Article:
Johann Oswald
Mike Pomranz
June 22, 2017

Drones may be the bane of the FAA—and for parents, birthday gift lists—but in the wine world, the ever-more prevalent technology may be able to play a key role in increasing the yield and quality of grapes.

Fortune recently wrote about Hahn Estate Winery, a thousand-plus acre vineyard in the Santa Lucia Highlands of California. This past year, the winery tested out new farming technology that uses a model airplane–size drone fitted with visual and multispectral sensors to analyze crop data. The system, which also utilizes ground sensors, is able to report on several indicators of grape health, including canopy cover, temperature and moisture.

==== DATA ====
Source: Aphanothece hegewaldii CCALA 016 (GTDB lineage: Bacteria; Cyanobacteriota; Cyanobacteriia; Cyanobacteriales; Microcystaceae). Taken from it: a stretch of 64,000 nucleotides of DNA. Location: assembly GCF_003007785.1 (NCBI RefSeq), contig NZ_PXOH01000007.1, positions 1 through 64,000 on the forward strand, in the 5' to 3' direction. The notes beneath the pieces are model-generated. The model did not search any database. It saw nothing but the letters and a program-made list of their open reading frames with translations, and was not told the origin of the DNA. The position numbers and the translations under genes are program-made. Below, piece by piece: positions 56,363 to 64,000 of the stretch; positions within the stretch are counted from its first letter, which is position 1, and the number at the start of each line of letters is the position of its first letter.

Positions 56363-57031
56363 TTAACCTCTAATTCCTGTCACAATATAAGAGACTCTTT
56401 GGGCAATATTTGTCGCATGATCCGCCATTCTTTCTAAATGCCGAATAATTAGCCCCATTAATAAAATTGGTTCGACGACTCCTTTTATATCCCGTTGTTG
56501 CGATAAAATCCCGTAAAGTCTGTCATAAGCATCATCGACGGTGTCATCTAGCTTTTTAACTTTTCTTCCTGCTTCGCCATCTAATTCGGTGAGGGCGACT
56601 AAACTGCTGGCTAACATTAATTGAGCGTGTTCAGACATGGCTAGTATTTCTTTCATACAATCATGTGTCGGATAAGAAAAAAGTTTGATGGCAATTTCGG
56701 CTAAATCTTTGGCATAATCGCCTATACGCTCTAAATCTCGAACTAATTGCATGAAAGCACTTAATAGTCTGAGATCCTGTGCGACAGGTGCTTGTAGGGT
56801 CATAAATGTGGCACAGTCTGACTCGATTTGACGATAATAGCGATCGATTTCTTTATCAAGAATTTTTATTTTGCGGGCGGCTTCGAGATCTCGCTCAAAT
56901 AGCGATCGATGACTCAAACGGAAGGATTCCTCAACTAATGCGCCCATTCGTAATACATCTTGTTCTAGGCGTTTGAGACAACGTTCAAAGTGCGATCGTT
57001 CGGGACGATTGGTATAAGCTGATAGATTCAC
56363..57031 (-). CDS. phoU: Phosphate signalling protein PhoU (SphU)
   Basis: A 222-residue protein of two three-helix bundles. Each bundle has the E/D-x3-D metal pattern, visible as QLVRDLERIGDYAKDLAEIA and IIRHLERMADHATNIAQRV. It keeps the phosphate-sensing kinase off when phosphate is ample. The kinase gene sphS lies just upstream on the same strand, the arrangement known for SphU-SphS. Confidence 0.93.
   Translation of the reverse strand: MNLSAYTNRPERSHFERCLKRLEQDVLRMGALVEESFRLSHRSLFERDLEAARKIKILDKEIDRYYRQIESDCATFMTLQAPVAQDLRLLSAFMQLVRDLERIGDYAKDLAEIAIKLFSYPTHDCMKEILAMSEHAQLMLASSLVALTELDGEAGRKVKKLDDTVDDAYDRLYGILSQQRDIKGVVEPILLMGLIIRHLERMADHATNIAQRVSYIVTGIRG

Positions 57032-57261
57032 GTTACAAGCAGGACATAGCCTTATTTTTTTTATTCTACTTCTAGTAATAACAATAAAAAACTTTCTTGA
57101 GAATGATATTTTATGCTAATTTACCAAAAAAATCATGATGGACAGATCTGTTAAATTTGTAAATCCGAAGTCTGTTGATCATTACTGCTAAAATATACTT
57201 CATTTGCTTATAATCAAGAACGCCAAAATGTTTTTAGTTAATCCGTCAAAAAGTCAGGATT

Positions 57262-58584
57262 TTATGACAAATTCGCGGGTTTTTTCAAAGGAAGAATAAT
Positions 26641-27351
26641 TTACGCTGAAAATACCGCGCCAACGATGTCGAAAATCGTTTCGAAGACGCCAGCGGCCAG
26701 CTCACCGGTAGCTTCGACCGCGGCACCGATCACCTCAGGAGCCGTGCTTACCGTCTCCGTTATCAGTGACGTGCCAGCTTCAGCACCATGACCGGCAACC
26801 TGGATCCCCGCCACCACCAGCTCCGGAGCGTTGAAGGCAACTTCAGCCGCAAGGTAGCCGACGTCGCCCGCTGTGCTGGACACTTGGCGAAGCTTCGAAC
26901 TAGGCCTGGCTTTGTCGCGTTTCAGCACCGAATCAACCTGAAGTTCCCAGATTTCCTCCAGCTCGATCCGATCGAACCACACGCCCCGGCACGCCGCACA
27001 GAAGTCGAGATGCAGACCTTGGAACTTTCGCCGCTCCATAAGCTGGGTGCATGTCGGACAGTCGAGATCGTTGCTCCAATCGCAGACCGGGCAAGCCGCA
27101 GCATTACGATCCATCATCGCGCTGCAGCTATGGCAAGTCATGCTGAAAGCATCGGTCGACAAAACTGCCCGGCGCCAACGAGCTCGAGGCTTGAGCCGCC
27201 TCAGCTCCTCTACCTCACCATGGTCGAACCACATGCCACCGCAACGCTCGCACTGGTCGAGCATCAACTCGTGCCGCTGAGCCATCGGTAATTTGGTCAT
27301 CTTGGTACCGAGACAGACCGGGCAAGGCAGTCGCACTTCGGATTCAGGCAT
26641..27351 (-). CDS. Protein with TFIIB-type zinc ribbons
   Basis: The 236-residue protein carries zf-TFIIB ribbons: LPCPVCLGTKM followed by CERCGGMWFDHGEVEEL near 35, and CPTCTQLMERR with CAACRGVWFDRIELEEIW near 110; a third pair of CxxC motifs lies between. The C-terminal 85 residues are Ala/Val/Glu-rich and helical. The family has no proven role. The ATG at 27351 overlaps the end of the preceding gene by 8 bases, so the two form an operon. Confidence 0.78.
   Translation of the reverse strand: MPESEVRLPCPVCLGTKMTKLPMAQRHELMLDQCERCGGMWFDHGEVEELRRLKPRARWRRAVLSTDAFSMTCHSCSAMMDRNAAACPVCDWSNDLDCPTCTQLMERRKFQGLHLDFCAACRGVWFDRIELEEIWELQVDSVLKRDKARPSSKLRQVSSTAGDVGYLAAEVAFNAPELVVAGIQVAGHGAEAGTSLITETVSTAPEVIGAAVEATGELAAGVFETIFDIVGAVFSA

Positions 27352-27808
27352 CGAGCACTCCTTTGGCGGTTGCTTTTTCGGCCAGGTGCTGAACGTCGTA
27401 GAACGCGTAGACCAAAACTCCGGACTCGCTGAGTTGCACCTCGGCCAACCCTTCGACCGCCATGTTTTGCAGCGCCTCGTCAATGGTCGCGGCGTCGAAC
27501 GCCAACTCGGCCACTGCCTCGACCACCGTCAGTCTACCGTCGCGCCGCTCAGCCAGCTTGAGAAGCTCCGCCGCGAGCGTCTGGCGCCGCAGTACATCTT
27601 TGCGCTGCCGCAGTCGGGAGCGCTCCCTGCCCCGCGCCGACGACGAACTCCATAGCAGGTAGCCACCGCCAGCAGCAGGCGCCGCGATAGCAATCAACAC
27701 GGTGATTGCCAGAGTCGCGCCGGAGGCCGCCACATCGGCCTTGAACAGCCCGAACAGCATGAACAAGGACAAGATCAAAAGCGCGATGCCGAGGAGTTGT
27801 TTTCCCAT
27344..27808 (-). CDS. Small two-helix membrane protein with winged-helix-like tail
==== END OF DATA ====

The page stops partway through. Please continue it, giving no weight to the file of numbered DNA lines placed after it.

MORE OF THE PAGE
This time around, Hahn only volunteered part of its acreage for the companies behind the developing technology—PrecisionHawk and Verizon—to test it out. But the vineyard seemed happy with the results. “We’re getting a clearer picture of what’s going on at the vineyard,” Hahn’s director of viticulture Andy Mitchell told Fortune. “We want to apply this to all of our acres.”

Yes, on the consumer end of things, it’d probably be more fun to develop drones that could bring wine directly to our houses. But until then, I guess it couldn’t hurt to use the technology to make the wines we’re buying better.

Related: 20 Wine Words Most Drinkers Don't Know 
7 Ways to Make Bad Wine Drinkable 
10 Ways to Fool People Into Thinking You Know About Wine 

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